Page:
Author ORCID Identifier

https://orcid.org/0000-0003-0173-6610

Year of Publication

2022

Degree Name

Doctor of Philosophy (PhD)

Document Type

Doctoral Dissertation

College

Arts and Sciences

Department/School/Program

Geography

First Advisor

Dr. Anna J. Secor

Second Advisor

Dr. Tad Mutersbaugh

Abstract

This dissertation contributes to understandings of the affective and emotional register of urban politics by analyzing how affective dynamics influence struggles over displacement in Mexico City amid rapid gentrification and in the wake of the 2017 earthquake. Drawing primarily on feminist and queer/cuir theory and trauma studies, I aim to show the relevance of an often-overlooked dimension of urban political struggles. This dissertation is based on data collected through ethnographic methods over the course of 2018-2021. The primary source of data is long-form semi-structured interviews, supported by participant observation in meetings, protests, and WhatsApp groups. The dissertation studies the following questions: What is the role of affect and emotion in political shifts? How does affect impact (intentionally or not) individuals and the collective agency of the marginalized? What are some emotional and affective tools for resisting or even fighting back against urban injustice like gentrification and displacement?

The first article explains the relationship between affect, trauma, and urban politics in the context of gentrification and natural disaster. In it I argue for the importance of pausing in the wake of disaster as new political imaginaries are forming: this chaotic moment is affectively intense and offers unique possibility for birthing new approaches to ongoing urban struggles. The second article, written in collaboration with Paula Soto from the Universidad Autónoma Metropolitana-Iztapalapa, examines eviction as both a gendered and racialized expulsion from the center city. In it, we discuss the effects of forced displacement on the mobility and immobility of racialized women, centering accessibility to the city, feelings of insecurity, and the emotional experiences of expulsion. The third article examines the emotional upheaval of an eviction in the personal life of a tenant as well as the ways it ripples into their social lives. I argue that shame is a disciplining force that isolates women tenants, turning them in on themselves, foreclosing collective action, and bringing about significant material costs as a result of decisions made in the intense and shameful moment of a set-out. I argue that this spatiality of shame can be inverted into a fragile pride, but a longer-lasting transformation occurs through diminishing the power of shame by taking the subject on a roundabout movement in relationships towards parts of the self that already hold personal value and pride.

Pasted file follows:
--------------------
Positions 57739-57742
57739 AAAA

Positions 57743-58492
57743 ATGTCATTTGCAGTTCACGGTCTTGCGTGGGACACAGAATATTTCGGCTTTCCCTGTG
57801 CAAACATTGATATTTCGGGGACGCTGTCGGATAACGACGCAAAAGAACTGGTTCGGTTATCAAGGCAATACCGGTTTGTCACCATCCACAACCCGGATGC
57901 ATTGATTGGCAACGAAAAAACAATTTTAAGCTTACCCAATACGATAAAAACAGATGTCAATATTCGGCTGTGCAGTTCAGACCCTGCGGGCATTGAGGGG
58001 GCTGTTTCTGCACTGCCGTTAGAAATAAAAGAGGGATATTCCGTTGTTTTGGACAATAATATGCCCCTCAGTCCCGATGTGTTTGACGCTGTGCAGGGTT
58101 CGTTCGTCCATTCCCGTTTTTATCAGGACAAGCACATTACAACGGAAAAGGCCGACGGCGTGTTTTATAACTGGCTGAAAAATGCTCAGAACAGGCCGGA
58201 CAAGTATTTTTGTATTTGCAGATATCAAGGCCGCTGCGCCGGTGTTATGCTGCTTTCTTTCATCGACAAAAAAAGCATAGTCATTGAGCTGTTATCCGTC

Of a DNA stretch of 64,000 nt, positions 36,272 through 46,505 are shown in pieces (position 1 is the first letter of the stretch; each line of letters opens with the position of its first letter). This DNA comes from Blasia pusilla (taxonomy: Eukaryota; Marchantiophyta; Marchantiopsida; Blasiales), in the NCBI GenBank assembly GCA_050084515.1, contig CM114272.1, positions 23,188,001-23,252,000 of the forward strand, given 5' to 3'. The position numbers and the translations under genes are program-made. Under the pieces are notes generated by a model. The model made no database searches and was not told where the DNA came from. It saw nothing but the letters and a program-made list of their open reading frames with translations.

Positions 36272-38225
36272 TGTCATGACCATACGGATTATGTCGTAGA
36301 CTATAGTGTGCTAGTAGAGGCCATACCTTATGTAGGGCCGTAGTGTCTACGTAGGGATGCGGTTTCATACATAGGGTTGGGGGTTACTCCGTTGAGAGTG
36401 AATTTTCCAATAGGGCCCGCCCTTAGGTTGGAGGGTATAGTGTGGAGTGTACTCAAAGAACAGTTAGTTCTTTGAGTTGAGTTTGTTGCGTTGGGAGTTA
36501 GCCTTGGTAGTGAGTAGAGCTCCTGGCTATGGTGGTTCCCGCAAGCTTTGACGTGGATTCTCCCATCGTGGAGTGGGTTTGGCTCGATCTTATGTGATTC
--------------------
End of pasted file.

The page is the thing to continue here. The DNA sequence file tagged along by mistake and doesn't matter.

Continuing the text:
With this work I hope to show that in the context of gentrification and eviction in Mexico City, the spatiality of the affective register plays a key role in the way that urban politics take form. I hope that this work has political reverberations in housing policy. The proposal in article 60 of the Mexico City constitution to set a distance limitation on evictions began to address the issue of expulsion, but was later stripped from the document. I hope work like this is helpful in the push for a return of that provision. I hope activists benefit from these findings about affective dynamics to strengthen movements, create the conditions for change, and counteract the affective imposition of the current oppressive paradigm of housing.

Digital Object Identifier (DOI)

https://doi.org/10.13023/etd.2022.124

Funding Information

Fulbright-Garcia Robles Fellowship 2019-2020

Philanthropic Educational Organization International Scholar Award 2020-2021

College of Arts and Sciences Fellowship, University of Kentucky 2017, 2018

Latin American, Caribbean, and Latino Studies Travel Grant, University of Kentucky 2018, 2020

Barnhart/Withington Funding 2016-2019

Available for download on Monday, May 06, 2024

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